Pennsylvania's Boot Camp Offender Survey: The Initial Findings on Offender Characteristics and Attitudinal Changes

Megan Kurlychek, The Pennsylvania State University
Cynthia Kempinen, Pennsylvania State University

ABSTRACT
This paper presents the initial findings from a boot camp offender survey that is part of an ongoing research effort to evaluate the Pennsylvania State Motivational Boot Camp Program. Based on a sample of 293 offenders admitted to the Boot Camp from October 2000 to October 2001, this paper presents findings from (1) a Self-Report Survey and (2) a Boot Camp Evaluation Survey. The Self-Report Survey, given at the time of admission, provides in depth information on offender characteristics (e.g. demographics, family background, education and employment,) as well as prior offending and substance abuse histories. Preliminary results from the Boot Camp Evaluation Survey, given at both admission and graduation, compare offenders' expectations for the program with their actual experiences, as well as measures attitudinal changes along the following dimensions: self-control, decision-making, problem behaviors (particularly drug and alcohol abuse), desire for help, and expectations for the future. Combined, these surveys provide valuable information regarding the type of offender attending the boot camp and the program's ability to meet offender expectations and effect positive change.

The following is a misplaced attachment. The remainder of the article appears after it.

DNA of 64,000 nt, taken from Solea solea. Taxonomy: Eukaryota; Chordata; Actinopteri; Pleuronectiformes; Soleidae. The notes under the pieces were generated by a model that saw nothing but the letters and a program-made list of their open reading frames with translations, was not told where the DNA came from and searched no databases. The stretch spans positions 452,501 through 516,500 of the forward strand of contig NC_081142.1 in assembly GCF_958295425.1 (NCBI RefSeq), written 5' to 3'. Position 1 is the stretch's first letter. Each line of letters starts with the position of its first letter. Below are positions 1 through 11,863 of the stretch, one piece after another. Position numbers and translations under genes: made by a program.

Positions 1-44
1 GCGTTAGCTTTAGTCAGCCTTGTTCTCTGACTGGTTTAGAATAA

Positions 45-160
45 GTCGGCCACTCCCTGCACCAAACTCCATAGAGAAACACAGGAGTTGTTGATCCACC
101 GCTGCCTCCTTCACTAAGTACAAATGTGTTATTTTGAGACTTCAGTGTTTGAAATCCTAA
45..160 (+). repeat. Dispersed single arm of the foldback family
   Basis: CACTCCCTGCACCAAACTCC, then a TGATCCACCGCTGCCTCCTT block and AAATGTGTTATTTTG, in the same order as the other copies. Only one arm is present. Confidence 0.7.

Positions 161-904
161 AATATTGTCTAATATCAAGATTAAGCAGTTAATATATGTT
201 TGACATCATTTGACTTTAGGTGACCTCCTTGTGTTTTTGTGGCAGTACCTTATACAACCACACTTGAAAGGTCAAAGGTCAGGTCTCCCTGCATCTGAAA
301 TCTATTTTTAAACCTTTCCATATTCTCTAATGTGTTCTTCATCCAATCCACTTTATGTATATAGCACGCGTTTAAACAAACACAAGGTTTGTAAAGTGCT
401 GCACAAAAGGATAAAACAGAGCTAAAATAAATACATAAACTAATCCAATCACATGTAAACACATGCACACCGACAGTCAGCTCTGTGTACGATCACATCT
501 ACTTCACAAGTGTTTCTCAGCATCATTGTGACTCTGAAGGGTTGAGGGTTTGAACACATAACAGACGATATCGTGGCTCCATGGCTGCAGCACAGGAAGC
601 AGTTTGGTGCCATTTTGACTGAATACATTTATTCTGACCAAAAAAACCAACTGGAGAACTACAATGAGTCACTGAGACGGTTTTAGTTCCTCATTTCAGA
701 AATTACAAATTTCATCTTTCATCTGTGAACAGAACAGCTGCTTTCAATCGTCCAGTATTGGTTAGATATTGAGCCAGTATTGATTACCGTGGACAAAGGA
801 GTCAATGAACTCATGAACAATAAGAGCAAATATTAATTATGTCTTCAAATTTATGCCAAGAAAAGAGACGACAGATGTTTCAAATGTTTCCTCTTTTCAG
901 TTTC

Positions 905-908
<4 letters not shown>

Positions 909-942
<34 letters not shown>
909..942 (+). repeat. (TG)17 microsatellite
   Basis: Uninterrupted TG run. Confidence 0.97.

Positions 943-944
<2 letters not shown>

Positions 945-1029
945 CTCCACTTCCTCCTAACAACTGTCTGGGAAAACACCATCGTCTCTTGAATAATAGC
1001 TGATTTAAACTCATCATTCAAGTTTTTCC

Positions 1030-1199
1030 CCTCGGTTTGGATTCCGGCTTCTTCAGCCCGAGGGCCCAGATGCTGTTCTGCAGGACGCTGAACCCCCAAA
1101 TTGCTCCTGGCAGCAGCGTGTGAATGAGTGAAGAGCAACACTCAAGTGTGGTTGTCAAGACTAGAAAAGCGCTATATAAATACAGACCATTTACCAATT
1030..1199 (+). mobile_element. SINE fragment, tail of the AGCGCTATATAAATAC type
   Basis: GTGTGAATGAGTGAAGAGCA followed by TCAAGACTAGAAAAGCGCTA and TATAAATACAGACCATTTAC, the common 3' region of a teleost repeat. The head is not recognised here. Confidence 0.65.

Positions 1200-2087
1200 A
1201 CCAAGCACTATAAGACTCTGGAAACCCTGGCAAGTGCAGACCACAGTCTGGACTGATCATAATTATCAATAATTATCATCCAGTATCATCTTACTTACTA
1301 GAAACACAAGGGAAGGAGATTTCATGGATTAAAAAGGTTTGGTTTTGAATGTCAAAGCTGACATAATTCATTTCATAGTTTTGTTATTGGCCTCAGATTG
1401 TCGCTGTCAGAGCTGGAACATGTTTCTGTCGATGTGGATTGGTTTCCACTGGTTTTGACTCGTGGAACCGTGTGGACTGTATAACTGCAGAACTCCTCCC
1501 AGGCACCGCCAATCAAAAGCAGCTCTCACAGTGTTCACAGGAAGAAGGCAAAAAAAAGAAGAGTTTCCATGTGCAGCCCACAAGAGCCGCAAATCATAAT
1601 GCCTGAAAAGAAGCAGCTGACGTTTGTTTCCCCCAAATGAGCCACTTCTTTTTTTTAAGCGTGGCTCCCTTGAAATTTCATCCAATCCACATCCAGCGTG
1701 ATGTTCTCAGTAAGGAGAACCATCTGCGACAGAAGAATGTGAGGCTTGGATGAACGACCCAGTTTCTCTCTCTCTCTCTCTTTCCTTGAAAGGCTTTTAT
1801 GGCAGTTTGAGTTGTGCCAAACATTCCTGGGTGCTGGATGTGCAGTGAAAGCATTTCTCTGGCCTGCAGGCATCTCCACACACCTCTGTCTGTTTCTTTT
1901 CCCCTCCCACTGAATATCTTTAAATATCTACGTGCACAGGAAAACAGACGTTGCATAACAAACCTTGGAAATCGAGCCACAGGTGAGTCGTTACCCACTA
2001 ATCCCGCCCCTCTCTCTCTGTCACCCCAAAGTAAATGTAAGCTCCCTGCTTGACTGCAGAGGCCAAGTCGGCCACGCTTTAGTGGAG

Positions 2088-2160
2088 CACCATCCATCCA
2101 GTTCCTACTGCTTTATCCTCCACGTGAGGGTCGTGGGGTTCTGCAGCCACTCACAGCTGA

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Updated 05/20/2006